Evaluating high-resolution configurations of the WRF model that are used to forecast severe convective weather: The 2005 SPC/NSSL Spring Experiment
John S. Kain, CIMMS/Univ. of Oklahoma and NOAA/OAR/NSSL, Norman, OK; and S. J. Weiss, M. E. Baldwin, G. W. Carbin, D. Bright, J. J. Levit, and J. A. Hart
The 2005 SPC/NSSL Spring Program will be conducted over a seven-week period during the peak severe convective season, from mid April through early June. The primary focus of this program will be an examination of three different near-cloud-resolving (dx = 2-4 km) configurations of the WRF model in a simulated severe-weather-forecasting environment. These configurations, covering approximately the eastern three-fourths of the U. S., will be evaluated based on their ability to 1) simulate the evolution of the pre-convective environment, particularly boundary layer evolution, temperature and moisture stratification, and vertical wind profiles; 2) predict the location and timing of thunderstorm initiation and evolution; and 3) offer useful information on thunderstorm morphology with an emphasis on higher order classifications of discrete supercells and quasi-linear convective systems (QLCS).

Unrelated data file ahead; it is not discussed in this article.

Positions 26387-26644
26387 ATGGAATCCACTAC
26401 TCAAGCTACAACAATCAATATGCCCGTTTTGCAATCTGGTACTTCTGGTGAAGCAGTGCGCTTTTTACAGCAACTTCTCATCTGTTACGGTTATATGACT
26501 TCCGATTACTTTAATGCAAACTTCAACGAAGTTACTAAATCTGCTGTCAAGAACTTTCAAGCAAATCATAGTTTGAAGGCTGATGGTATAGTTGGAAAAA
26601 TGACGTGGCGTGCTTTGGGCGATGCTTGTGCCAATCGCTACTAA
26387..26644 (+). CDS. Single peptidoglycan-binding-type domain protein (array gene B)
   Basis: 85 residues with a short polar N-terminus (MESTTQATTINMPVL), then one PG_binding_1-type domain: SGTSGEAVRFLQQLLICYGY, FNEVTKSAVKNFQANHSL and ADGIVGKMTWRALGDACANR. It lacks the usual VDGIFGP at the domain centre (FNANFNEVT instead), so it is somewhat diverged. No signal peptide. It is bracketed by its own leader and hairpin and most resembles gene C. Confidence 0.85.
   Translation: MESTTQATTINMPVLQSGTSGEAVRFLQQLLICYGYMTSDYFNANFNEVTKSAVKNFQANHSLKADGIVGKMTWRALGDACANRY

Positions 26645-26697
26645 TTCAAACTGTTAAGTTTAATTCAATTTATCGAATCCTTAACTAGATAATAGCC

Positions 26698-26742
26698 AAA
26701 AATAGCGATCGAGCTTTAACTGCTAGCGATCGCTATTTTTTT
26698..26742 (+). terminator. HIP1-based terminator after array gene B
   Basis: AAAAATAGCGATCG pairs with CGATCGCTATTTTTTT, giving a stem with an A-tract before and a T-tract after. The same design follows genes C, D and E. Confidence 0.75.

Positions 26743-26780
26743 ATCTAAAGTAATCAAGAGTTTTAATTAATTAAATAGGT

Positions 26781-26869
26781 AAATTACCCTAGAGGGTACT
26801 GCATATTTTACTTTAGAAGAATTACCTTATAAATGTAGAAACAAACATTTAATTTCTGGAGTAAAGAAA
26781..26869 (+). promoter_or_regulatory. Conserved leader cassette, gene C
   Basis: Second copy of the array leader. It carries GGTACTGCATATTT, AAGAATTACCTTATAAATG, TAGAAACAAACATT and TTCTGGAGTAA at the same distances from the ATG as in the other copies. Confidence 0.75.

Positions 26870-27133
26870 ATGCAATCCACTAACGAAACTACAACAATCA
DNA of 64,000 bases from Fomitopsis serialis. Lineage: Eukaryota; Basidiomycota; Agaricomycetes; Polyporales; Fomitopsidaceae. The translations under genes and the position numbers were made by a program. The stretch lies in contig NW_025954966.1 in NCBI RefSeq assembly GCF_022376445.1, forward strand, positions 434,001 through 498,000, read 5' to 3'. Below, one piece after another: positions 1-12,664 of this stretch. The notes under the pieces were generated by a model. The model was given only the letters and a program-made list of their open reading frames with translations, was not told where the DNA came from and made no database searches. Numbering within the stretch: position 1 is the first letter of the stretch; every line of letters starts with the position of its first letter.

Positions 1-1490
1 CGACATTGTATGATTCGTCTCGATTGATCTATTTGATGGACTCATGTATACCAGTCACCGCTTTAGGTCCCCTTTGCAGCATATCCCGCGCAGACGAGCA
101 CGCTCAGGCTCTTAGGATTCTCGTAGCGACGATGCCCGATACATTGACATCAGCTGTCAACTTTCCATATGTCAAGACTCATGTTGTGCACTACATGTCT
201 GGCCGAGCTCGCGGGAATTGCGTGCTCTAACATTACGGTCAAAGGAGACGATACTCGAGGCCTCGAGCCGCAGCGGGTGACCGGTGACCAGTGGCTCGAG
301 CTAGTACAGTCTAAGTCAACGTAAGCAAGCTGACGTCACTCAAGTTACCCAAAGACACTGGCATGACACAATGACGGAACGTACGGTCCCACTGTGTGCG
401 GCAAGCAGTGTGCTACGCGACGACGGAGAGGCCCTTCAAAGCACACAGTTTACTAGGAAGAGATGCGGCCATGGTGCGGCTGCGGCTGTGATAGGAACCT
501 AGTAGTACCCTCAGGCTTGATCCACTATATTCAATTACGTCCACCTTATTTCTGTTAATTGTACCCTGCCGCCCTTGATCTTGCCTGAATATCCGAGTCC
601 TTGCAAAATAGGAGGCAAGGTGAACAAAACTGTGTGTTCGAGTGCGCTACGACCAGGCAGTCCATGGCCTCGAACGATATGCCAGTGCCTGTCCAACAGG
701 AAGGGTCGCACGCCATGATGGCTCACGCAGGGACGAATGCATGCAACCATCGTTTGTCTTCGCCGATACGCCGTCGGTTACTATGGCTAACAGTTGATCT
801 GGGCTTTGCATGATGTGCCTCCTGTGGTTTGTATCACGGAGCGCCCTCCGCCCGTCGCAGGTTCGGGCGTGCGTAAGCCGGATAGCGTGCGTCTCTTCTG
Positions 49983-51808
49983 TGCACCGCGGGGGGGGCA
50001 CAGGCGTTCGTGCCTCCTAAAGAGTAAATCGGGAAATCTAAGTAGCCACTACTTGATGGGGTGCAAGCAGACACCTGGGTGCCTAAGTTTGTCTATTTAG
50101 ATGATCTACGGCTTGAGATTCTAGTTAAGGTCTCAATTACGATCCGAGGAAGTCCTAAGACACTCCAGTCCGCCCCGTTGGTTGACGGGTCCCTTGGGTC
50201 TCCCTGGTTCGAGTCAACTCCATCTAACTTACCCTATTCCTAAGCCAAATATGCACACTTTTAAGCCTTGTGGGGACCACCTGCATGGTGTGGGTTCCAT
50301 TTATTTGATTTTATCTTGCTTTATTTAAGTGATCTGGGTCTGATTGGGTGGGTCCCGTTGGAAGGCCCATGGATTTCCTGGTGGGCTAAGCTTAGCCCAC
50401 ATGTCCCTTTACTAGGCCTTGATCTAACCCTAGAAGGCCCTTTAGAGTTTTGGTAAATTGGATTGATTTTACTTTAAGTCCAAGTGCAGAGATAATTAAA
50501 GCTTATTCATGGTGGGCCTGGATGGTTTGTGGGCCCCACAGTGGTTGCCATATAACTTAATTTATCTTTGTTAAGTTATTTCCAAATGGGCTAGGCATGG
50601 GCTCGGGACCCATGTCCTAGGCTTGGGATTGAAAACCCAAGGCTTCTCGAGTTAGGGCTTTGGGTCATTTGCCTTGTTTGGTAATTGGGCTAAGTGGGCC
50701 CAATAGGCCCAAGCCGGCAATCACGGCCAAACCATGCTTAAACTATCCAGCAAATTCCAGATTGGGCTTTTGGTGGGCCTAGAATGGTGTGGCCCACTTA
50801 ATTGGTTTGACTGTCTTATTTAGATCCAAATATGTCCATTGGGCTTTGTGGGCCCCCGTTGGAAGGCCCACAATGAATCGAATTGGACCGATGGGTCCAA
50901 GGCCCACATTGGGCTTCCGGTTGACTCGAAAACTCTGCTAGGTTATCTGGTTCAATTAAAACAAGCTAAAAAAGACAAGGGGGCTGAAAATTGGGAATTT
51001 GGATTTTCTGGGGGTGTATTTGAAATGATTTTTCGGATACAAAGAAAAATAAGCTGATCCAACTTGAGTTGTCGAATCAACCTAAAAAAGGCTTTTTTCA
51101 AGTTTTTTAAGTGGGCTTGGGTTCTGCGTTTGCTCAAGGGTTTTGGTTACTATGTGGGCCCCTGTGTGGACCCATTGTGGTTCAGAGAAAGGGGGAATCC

Model evaluation procedures will be based on both subjective and objective verification strategies. Subjective approaches will rely on the concept of consensus assessment by expert operational forecasters and research scientists. Panels of experts will be anchored by SPC forecasters and NSSL scientists and will include a diverse group of researchers and forecasters from numerous meteorological centers and universities. Objective methods will include traditional metrics such as equitable-threat and bias scores as well as object-oriented approaches that are currently under development. The goal of both approaches will be to provide specific information to model developers that can guide their efforts to improve various components of the WRF model.
Results from the model evaluation will be presented at the conference.
Extended Abstract (188K)
Session 2A, Applications to Support Weather Forecasts – Nowcasting and Weather Impacts Analyses
Monday, 1 August 2005, 10:30 AM-12:00 PM, Empire Ballroom
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